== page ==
Cobalt Blue - A book Review

For sometime now, I was starting to read a book, loosing interest and switching to another. Can this be termed as a phase of non-creative limbo? Well I don’t know, but a good read, is one of my essential companions. And I was missing company. Just a few days back, a friend of mine handed over a book to me “Cobalt Blue”, a catchy name I would say and hinted towards its unfamiliar story line. I decided, cobalt blue, it is! Originally a Marathi novel written by Sachin Kundalkar, the one I read is translated to English by Jerry Pinto. These names were new to me; I was unknown to the writer’s writing style or anything related to him. Yet I started my journey.

My curiosity as usual led me to search about the author and I found him to be a National award winning Marathi film director and screenplay writer. And Jerry Pinto is also a National award winning writer and journalist. Excited with my newly acquired knowledge on these stalwarts, I began with my efforts to discovering the key to the emotional treasure hunt.

Cobalt blue is different, the story has two narrators contrary to most other books I have read. It is the journey of Anuja and Tanay, two siblings from a typical middle class Marathi family, but not typical themselves. With their different schools of thoughts, they go on to unfold their respective love stories. But there is a small problem, they loved the same guy. A paying guest who had come to occupy, the tower room in their house to Tanay’s annoyance, as he had always longed for the room. The story is divided into two parts, first is Tanay and his picture-perfect story, well not exactly so and the second is Anuja and her story, which I doubt whether to call a love story or not.

The story begins with Tanay describing the good and bad moments of his love life with this guest of his. It becomes quite evident that these two share same or similar sexual orientation. However there is a reigning aura of mystery or should I say coldness about this guy. Though he was born to affluent parents, he lost them in an air crash. His life had seen its share of sheer melancholy and loneliness, which he had adapted to. In his childhood he was even subject to sexual abuse by his uncle. The series of adversities infused an eerie chill in his behavior, a passionate artist, a great listener but he did what he wished, at times cruelly trampling the wishes of others. A tough guy to understand, I would say. Infact the three characters which I can safely term as the main protagonists, are unusual and different from the crowd. Tanay had his share of affection and love from him, until one fine morning he decides to leave with his sister Anuja, giving a cruel blow to his desires and dignity. In the other part, Anuja goes on to describe her unconditional love for him, which changed her from the tom boy she was. But did he ever love her? Anuja never knew. His coldness hurt her but she could not control her emotions getting attached to his charm. Why did he leave with her and later why did he desolate her to suffer and drown in insecurities? The author did not clarify and that is the charm of this read. The novel leaves you unanswered and you learn to love the void.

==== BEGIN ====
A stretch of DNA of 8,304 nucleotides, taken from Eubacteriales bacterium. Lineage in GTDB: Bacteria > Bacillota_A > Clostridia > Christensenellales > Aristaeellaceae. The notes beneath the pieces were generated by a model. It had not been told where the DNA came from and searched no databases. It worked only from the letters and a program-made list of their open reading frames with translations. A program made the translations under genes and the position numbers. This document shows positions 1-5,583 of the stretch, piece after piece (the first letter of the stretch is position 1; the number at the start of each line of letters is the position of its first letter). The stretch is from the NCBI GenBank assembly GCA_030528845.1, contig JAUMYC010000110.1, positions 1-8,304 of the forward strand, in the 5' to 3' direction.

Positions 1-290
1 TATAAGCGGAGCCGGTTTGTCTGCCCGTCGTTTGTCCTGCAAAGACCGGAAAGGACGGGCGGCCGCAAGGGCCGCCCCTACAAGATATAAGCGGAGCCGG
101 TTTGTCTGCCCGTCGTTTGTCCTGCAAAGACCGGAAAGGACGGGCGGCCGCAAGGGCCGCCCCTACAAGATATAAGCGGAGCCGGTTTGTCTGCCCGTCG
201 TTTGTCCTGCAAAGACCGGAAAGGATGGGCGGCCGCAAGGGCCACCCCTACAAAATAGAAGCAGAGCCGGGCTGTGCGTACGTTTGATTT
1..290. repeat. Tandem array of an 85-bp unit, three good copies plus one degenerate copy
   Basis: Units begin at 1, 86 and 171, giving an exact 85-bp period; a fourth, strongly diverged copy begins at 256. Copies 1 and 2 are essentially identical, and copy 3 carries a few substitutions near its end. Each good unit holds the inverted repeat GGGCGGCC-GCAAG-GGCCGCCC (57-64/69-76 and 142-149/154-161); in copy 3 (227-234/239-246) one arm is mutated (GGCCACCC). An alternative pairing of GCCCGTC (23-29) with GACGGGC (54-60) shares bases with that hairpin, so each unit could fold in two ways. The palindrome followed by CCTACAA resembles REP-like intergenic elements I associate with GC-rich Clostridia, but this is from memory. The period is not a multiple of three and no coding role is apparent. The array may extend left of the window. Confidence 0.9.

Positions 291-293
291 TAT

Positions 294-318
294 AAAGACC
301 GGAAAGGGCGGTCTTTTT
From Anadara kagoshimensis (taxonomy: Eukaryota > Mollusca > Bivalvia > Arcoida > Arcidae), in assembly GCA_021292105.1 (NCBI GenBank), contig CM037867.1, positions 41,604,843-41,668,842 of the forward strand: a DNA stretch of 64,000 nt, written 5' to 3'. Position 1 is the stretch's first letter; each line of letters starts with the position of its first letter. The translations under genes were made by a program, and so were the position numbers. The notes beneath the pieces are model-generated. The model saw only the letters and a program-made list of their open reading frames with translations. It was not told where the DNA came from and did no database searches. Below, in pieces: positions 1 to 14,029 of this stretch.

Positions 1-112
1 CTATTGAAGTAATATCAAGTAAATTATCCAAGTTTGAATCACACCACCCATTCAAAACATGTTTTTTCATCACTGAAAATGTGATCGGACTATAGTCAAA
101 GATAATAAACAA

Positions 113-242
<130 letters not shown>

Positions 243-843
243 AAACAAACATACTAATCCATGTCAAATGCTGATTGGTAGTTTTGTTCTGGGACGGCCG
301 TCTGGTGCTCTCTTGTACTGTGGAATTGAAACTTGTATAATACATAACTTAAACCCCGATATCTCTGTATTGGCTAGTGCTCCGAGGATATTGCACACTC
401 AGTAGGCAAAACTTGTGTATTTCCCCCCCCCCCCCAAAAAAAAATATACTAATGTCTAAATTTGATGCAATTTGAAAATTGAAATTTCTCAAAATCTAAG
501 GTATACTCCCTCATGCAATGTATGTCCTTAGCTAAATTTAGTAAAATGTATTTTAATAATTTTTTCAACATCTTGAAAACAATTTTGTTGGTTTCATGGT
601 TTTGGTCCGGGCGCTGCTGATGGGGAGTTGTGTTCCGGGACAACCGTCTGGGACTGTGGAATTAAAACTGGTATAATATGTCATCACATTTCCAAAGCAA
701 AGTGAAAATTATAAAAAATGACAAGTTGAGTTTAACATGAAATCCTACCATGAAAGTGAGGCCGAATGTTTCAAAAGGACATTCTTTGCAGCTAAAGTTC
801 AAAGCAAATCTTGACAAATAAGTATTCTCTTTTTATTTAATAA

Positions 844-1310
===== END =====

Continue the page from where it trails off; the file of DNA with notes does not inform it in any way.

Cobalt Blue is a simple read, about simple people in not too simple situations. It is an emotional tale of love and betrayal, well the later I am not too sure about. But in totality, a different read which does not go into increasing your language vocabulary but tickles certain emotional chords for sure.


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